2 indicted over food poisoning at school
Education officials allegedly knew of tainted chicken
Two Illinois State Board of Education employees were indicted Wednesday on charges of reckless conduct for allegedly allowing ammonia-tainted lunches to be served in a Joliet school, sickening 44 teachers and pupils.
Will County State's Atty. Jeff Tomczak charged that Katherine Keylor and Mark Haller, who oversaw the state's school lunch program, "recklessly endangered" the welfare of pupils and teachers by repeatedly ignoring warnings that the food had been contaminated during an ammonia leak at a storage facility in St. Louis.
"The board of education was asleep at the wheel," Tomczak said during a news conference Wednesday. "I hope these charges serve as a wake-up call. ... Bureaucrats who recklessly harm the same children they are paid to protect will be held responsible by the citizens who pay their salaries."
The misdemeanor criminal charges against the government officials--rare in food poisoning cases--were the first criminal indictments stemming from the November 2002 incident. But Tomczak said his office is still investigating whether charges should be filed against the private companies that stored and shipped the spoiled chicken tenders.
Tomczak's findings mirror those published in a Tribune report Sunday. Internal e-mails and memos obtained through the Freedom of Information Act revealed that state officials knew a year before the Joliet incident that a plan to salvage the ammonia-drenched food by bathing it in sulfur and carbon dioxide had not worked.
In one e-mail obtained by the Tribune, Keylor suggested that officials recall tainted beef. "My opinion right now is to tell [the company] to destroy the 141 cases, give any school that received the 325 cases a notice to destroy what they had received and give them replacements."
However, schools were never called or warned about the beef or the chicken that sickened the students in Joliet.
Keylor, who retired in February as the chief consultant over nutrition programs, could not be reached for comment.
Haller was removed Wednesday from his position as division administrator for nutrition programs and will be reassigned. He declined to comment and referred questions to the state board attorneys.
But state Supt. Robert Schiller expressed frustration over how the agency handled the food contamination problem.
"This obviously fell through the cracks," said Schiller, who was hired after the ammonia leak had occurred. "The food should not have been shipped. Why didn't somebody immediately step in and say `Stop'?"
The board said it is conducting an internal investigation and already has made changes to its food distribution procedures, including swifter notification to schools about potential problems and insisting on better documentation from private companies about food that may be spoiled.
Teachers and parents of some pupils sickened after eating the bad chicken said they were pleased with the charges.
"No one should have to send their child to school wondering if he is going to get sick from a school lunch--that's just not right," said Jacqueline Bailey, whose 13-year-old son ended up in the hospital emergency room after eating the chicken. "I hope these people get the message. You have to be careful about the food you give to kids."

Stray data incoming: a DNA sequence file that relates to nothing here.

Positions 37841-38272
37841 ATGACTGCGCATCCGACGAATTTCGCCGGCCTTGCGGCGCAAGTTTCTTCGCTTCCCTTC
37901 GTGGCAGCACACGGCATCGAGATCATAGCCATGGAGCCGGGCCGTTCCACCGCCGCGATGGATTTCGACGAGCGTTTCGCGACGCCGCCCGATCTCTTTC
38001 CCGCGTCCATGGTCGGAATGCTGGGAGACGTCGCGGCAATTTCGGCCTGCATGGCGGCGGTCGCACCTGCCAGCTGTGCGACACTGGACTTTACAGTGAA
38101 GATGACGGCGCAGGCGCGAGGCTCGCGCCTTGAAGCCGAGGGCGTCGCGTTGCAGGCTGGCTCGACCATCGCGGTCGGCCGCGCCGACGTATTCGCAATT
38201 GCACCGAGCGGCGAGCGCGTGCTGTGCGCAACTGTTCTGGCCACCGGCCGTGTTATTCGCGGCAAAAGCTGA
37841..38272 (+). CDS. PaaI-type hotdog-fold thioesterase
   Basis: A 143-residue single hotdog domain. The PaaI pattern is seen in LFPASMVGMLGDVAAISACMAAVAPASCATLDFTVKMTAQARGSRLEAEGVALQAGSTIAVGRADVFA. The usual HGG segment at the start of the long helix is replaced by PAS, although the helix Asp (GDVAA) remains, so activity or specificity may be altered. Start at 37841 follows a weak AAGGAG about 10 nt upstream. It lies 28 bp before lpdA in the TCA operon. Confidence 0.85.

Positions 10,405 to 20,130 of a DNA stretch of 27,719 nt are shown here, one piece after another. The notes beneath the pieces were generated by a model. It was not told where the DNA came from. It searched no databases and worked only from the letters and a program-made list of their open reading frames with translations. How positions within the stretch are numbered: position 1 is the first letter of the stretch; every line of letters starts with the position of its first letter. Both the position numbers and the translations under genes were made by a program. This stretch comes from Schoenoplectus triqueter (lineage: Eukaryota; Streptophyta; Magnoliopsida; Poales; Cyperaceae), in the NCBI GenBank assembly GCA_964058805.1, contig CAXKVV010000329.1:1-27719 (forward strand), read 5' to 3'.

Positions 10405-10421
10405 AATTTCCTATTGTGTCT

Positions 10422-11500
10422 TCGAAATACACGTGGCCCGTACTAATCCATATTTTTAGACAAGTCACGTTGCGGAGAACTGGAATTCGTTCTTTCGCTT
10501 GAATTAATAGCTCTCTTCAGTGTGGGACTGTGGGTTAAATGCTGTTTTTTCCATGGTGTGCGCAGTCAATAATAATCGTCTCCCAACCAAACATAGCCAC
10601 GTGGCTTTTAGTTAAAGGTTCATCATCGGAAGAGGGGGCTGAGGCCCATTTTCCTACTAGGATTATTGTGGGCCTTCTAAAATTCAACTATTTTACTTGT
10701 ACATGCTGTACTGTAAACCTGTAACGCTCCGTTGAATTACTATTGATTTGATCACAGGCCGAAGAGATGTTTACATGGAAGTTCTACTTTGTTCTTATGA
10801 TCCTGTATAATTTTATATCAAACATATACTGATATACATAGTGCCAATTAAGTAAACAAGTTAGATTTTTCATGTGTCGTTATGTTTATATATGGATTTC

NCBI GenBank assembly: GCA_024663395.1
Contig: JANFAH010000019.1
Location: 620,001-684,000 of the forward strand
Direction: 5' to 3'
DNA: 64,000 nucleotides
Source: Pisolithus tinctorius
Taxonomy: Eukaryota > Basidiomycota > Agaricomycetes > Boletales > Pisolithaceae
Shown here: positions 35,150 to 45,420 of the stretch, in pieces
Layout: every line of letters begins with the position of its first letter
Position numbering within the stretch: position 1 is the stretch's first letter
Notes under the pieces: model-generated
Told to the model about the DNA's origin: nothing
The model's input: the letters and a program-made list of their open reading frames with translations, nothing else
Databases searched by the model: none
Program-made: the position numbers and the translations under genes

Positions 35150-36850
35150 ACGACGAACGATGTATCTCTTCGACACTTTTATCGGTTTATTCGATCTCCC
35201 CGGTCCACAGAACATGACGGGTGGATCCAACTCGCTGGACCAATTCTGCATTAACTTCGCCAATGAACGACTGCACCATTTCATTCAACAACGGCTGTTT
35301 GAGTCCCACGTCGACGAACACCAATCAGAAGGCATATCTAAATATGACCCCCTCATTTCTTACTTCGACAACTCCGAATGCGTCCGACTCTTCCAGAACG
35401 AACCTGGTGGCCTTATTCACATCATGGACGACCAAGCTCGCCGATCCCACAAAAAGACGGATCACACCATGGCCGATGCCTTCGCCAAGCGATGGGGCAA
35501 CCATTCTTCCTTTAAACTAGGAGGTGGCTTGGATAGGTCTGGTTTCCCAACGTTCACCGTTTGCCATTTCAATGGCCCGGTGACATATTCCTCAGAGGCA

School food poisoning outbreaks have increased nearly 60 percent in the last decade, but Bill Maller, a Seattle attorney who has handled nearly 4,000 food poisoning cases and hundreds involving schools, said he has never heard of a government official being charged.
"To be honest, I'm shocked," said Maller, whose law firm is representing 35 pupils and teachers at Laraway School in Joliet. "Hopefully, these criminal charges will send a message to government officials and to the industry that they need to do right by our kids."
Haller and Keylor each face 45 misdemeanor charges, which carry a sentence of up to a year in jail and a fine of up to $2,500 on each count. But prosecutors said they would not likely seek the full penalty for all charges.
The ammonia leak linked to the Laraway food poisoning occurred Nov. 18, 2001, when a pipe ruptured at Gateway Cold Storage, spewing liquid ammonia across thousands of cases of frozen food, including some bound for Illinois schools.
Though Gateway officials and the U.S. Department of Agriculture knew about the leak, they did not notify Illinois education authorities. The state board found out nine days later when cafeteria managers complained.
Gateway, working with federal regulators, developed a plan to salvage the school meals by repeatedly bombarding ammonia-tainted boxed food with sulfur and carbon dioxide.
Less than a month after the food shipments resumed, cafeteria managers started complaining to state education authorities about beef and chicken that reeked of ammonia.
"They did absolutely nothing about the complaints," Tomczak said. "No faxes, no phone calls, no embargoes, no warnings to schools. It was reckless of them not to notify schools."
On Nov. 25, a year after the first complaint, pupils and teachers at Laraway School ate a lunch of chicken tenders, green beans and apricots. Some vomited. Many were rushed to the hospital.
The poultry later showed ammonia contamination levels as high as 133 times the acceptable amount, according to state health officials.
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